Christmas—huh!—Christmas weren’t no different from other times. We used to have quilting parties, candy pullings, dances, corn shuckings, games like thimble and such like
Marilda Pethy, Montgomery City, Missouri
Christmas never meant no more to us than any other day. They give mother sorghum and shorts to make gingersnaps.
Charity McAllister, Harnett County, North Carolina
One pair of shoes a year after Christmas. They give them to us on January first; no shoes till after Christmas. They did not give us any holidays Christmas in Harnett County. That was against the rules. No prayer nor nothing on the plantation in our houses. They did not allow us to go to the white folks church. They did not allow the slaves to hunt, so we did not have any game. They did not allow us any [garden] patches. No sirree, we did not have any money.
Ellen Butler, Whiska Chitto, Louisiana
On Christmas time they give us a meal. I remember that. I don’t remember no other holidays.
Madison Griffin, Whitmire, South Carolina
We didn’t have but one day off, that was Christmas Day and then we had to grind our axes.
Henry Brown, Charleston, South Carolina
Dr. Rose gave me to his son, Dr. Arthur Barnwell Rose, for a Christmas present. After the war Dr. Rose went back to England. He said he couldn’t stay in a country with so many free Negroes. Then his son Dr. Arthur Barnwell Rose had the plantation. Those was good white people, good white people.
Tyler Frazier, Ouachita County, Texas
We didn’t know about no money. When we got sick that’s when we got biscuits. We didn’t know about Thanksgiving day and Christmas. We heard the white folks talking bout it but we didn’t know what it meant.
Gus Williams, Russellville, Arkansas
Old marster was good to his slaves, I was told, but don’t recollect anything about him. Of course I was too young. Was born on Christmas day, 1857—but I don’t see anything specially interesting in being a Christmas present; never got me nothing, and never will.
Mollie Malone, Locust Grove, Georgia
On this plantation the Negroes were not allowed to engage in any frolics or attend social gatherings. They only knew Christmas by the return of the hired out slaves, who came home for a week before the next auction.
Hannah Davidson, Ballard County, Kentucky
We never observed Christmas. We never had no holidays, son, no, sir! We didn’t know what the word was.
Charlie Van Dyke, Mobile, Alabama
(from a piece written by the interviewer)
His stepfather could only visit them once a year, and that privilege was given him on Christmas Day. He had to start back the next day, as he had to make the trip to and fro on horse back.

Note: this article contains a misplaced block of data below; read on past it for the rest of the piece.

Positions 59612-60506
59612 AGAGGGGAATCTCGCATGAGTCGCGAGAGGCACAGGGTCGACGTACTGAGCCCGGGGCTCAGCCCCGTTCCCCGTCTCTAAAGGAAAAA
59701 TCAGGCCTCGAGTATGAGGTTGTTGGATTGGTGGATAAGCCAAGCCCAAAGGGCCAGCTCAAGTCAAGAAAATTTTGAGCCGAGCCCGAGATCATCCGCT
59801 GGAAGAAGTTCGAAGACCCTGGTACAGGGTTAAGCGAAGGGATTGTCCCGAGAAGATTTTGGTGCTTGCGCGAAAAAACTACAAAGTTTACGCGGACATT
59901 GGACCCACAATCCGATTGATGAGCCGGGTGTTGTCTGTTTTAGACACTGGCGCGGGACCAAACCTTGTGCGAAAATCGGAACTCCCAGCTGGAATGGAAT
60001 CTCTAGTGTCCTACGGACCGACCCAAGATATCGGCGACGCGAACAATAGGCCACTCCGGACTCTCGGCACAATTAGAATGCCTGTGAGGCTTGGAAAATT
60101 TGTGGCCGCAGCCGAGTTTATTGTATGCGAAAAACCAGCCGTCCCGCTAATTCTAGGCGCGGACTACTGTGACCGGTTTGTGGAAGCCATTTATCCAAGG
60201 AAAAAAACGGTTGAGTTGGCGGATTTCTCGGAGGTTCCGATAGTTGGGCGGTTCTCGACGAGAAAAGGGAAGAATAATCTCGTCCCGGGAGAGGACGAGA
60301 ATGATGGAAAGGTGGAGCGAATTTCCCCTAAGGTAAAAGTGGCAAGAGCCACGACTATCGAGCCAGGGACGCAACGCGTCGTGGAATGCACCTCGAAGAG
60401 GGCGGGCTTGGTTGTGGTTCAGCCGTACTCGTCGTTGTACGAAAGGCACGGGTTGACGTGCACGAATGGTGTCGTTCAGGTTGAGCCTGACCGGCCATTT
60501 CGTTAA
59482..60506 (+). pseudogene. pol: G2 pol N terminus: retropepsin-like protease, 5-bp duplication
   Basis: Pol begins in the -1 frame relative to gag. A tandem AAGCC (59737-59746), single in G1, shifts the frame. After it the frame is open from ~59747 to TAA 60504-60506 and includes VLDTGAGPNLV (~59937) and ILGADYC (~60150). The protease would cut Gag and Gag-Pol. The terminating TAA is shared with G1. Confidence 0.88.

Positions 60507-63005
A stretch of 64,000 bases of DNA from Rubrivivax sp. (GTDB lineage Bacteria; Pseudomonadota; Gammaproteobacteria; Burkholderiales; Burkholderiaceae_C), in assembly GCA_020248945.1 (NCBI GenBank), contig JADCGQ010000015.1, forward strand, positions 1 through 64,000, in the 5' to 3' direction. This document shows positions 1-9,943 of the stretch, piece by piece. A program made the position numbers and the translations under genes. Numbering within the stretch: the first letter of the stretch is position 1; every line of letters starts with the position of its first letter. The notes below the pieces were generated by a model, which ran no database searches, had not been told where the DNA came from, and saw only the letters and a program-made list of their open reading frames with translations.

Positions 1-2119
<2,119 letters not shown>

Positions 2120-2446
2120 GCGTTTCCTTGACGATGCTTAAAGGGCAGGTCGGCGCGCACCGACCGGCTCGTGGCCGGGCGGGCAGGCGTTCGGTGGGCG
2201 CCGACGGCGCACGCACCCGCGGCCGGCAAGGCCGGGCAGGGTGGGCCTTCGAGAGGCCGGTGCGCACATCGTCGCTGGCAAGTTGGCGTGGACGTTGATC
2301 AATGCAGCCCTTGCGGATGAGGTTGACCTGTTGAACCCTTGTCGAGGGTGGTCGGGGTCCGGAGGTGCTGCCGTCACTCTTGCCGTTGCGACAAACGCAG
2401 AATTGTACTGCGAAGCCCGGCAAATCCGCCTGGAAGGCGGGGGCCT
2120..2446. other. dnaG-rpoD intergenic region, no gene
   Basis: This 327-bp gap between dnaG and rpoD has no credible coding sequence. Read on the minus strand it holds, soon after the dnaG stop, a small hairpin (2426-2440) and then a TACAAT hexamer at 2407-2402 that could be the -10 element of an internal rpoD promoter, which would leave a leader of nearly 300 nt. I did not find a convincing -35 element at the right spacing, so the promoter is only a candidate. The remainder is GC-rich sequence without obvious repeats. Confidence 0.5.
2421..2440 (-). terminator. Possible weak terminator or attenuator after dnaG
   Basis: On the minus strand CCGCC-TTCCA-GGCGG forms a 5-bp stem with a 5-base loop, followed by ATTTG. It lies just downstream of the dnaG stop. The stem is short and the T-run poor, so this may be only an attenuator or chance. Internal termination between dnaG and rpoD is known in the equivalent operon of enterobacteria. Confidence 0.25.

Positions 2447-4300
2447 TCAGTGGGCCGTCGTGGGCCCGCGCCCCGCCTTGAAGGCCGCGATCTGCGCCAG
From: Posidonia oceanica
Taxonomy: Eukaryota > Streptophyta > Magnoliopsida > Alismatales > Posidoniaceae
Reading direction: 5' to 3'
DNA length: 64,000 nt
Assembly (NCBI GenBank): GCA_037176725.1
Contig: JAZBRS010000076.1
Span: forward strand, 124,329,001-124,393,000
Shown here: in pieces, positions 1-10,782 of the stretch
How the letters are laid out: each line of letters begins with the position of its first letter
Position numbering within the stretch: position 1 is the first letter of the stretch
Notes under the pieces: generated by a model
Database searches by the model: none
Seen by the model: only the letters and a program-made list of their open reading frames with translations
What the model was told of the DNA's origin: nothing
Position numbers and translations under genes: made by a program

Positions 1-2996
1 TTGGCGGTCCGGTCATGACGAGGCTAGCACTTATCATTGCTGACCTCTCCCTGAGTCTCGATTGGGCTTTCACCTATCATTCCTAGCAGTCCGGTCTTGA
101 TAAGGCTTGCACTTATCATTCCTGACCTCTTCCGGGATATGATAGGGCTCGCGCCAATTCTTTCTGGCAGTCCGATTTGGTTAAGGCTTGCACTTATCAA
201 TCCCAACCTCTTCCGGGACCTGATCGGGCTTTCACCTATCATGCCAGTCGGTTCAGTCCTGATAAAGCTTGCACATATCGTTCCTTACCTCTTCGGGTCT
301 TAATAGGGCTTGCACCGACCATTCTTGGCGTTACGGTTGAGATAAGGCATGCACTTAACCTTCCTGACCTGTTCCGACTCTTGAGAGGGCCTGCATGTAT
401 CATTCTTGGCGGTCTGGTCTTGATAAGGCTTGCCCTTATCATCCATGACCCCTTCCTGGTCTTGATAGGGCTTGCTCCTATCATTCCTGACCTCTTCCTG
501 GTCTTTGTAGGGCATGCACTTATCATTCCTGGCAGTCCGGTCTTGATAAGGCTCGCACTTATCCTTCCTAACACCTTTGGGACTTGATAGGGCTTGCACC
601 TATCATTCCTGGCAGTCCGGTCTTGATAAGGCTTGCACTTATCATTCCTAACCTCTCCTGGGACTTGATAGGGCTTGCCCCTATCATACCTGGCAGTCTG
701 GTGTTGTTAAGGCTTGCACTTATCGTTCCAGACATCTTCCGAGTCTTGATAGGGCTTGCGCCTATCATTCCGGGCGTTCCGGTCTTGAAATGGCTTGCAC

William Black, Hannibal, Missouri
At the age of thirteen my sister was bonded out to some man who was awful mean, she was a bad girl, too. After we were freed she told me all about her old master. She said, ‘One Christmas my master was drunk and I went to wish him a merry Christmas and get some candy. He hit at me and I ducked and run around the house so fast I burnt the grass around that house and I know there ain’t no grass growing there yet.
Lee Pierce, Marshall, Texas
On Christmas we never got nothing but white shorts. Them was for biscuits and they was just like cake to the niggers in slavery time. Marse Fowler didn’t have too much regard for his black folks. Two families of them was stolen niggers. A speculator done stole them in Arkansas and fetched them to Texas.
Mary Johnson, Newberry, South Carolina
We didn’t get much time off, except maybe a day at Christmas.
George Eason, Forsyth, Georgia
Every day was considered a working day except Sunday, Thanksgiving and Christmas. They were not allowed to celebrate on these days as were the slaves on other nearby plantations.
Agatha Babino, Carenco, Louisiana
We had Sunday off. Christmas was off, too. They give us chicken and flour then. But most holidays the white folks has company. That mean more work for us.
Dennis Simms, Contee, Maryland
Christmas made little difference at Contee, except that we were given extra rations of food then. We had to toe the mark or be flogged with a rawhide whip, and almost every day there was from two to ten thrashings given on the plantations to disobedient Negro slaves.
Sam Stewart, Wake County, North Carolina
We got Christmas holidays from Christmas to New Years day. This was also a time when slaves were hired out or sold. You were often put on the auction block at Christmas.